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NIHHIS News

2020 Heat Watch Campaigns Progressing, Innovating
Thea Kindschuh

2020 Heat Watch Campaigns Progressing, Innovating

As our thirteen Heat Watch campaign cities progress through the campaign planning steps (color corresponds with flowchart phase), local organizers are creatively adapting the Heat Watch process. We've compiled highlights from some campaigns below. 

El Paso, TX & Las Cruces, NM

These two cities teamed up to conduct their heat mapping assessments on the same day. The Las Cruces team recruited university students through their partnership with New Mexico State University, while El Paso organizers reached their many volunteers through the nearby University of Texas El Paso campus. 

Houston, TX

With an especially large mapping area (over 300 square miles!), the Houston/Harris County team created its own website to recruit volunteers. Available in both Spanish and English, this user-friendly website promotes the purpose of the heat mapping campaign, the partners involved, media stories and provides the many relevant documents to volunteers.

Miami, FL

Thunderstorms and rains aused the Miami campaign to shift dates and adapt. The National Weather Service Miami/ South Florida generously provided campaign conditions for each mapping hour of potential campaign days, and coordinators at the City of Miami and non-profit partner Catalyst Miami communicated updates with volunteers using the free messaging platform, WhatsApp.

Austin, TX

To enhance the design of campaign routes, the Austin team is using a data-driven approach and gathering priority areas and points of interest into an interactive web-map. Data layers include the locations of mobile home parks, affordable housing units, cooling centers, transit stops and parks, as well as information on social vulnerability, heat risk, and life expectancy. 

Cincinnati, OH

A handful of participants in Cincinnati will traverse their campaign routes from behind the wheel of several electric vehicles, as part of a coordinated effort with EV Cincy and the Cincinnati EV Car Club. These initiatives aim to promote education and use of electric vehicles and will help to create a low carbon footprint for Cincinnati’s campaign.

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Upcoming Webinar: What Happens When You Go “Hyperlocal”? The Legacy of Inequitable Heat Exposure in U.S. Cities 18 May 2021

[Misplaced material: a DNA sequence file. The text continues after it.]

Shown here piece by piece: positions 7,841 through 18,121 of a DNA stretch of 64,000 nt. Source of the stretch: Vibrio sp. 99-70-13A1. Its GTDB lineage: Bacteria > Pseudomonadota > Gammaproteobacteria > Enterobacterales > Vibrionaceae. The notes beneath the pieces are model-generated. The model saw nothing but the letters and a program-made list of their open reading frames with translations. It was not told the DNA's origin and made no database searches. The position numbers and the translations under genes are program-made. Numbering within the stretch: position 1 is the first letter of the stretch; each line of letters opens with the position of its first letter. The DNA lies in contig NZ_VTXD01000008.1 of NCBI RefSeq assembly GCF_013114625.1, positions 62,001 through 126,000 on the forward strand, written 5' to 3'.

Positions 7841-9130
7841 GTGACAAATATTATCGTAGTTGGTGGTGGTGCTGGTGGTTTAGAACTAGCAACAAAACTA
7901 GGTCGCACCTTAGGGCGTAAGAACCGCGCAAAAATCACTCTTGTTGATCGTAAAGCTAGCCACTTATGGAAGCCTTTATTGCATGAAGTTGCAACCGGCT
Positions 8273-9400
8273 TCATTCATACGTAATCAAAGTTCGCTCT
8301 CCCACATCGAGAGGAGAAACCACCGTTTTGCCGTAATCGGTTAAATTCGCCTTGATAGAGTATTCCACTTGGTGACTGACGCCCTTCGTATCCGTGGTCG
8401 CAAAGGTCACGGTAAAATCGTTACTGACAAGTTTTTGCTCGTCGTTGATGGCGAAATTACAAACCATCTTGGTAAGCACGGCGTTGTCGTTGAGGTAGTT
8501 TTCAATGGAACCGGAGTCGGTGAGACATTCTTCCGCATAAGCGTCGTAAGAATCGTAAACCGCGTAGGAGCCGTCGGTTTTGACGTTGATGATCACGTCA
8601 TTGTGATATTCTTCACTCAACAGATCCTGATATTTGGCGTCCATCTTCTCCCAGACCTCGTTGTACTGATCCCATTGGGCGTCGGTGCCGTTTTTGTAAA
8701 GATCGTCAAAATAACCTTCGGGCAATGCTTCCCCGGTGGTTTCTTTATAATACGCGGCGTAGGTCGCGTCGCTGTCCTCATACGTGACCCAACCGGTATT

Upcoming Webinar: What Happens When You Go “Hyperlocal”? The Legacy of Inequitable Heat Exposure in U.S. Cities

The webinar will explore how increasing community engagement in both understanding and measuring urban heat through the use of a novel participatory research campaign framework can lead to climate action efficacy in US cities.

18th Annual Climate Prediction Applications Science Workshop Features CPO Staff and Honorary Panel for Ken Mooney 27 April 2021

18th Annual Climate Prediction Applications Science Workshop Features CPO Staff and Honorary Panel for Ken Mooney

The workshop brought together a diverse community to share developments in research and application of weather and climate information for societal decision-making.

CPO's Hunter Jones Featured in Weather-Ready Nation’s Social Equity-Focused Roundtable 27 April 2021

CPO's Hunter Jones Featured in Weather-Ready Nation’s Social Equity-Focused Roundtable

Jones is set to discuss the social equity implications of extreme heat and how the NIHHIS-funded urban heat island mapping campaigns are providing vital information. This highly visible event will reach hundreds to thousands of Weather-Ready Nation ambassadors interested in extreme heat risk mitigation and social equity

NIHHIS and NOAA Environmental VizLab Collaborate on Urban Heat Island App 27 April 2021

NIHHIS and NOAA Environmental VizLab Collaborate on Urban Heat Island App

The app provides easy access to data from the NOAA urban heat island mapping campaigns for researchers, government offices, and other users. 

CPO and Community Scientists to Map Urban Heat Inequities in 11 States 14 April 2021

CPO and Community Scientists to Map Urban Heat Inequities in 11 States

To learn where action is needed to protect vulnerable populations now and in the future, CPO’s National Integrated Heat Health Information System (NIHHIS) and partners are launching new community-led campaigns that will map the hottest parts of cities in 11 states across the country this summer. The communities include Albuquerque, New Mexico; Atlanta; New York City; Charleston, South Carolina; Kansas City, Missouri; Raleigh & Durham, North Carolina; San Diego; San Francisco; and parts of New Jersey, Indiana, Massachusetts, and Virginia. 

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Address: 1315 East-West Hwy, Suite 1100
Silver Spring, MD 20910

About Us

NIHHIS is an integrated information system that builds understanding of the problem of extreme heat, defines demand for climate services that enhance societal resilience, develops science-based products and services from a sustained climate science research program, and improves capacity, communication, and societal understanding of the problem in order to reduce morbidity and mortality due to extreme heat.  NIHHIS is a jointly developed system by the Centers for Disease Control and Prevention (CDC) and the National Oceanic and Atmospheric Administration.

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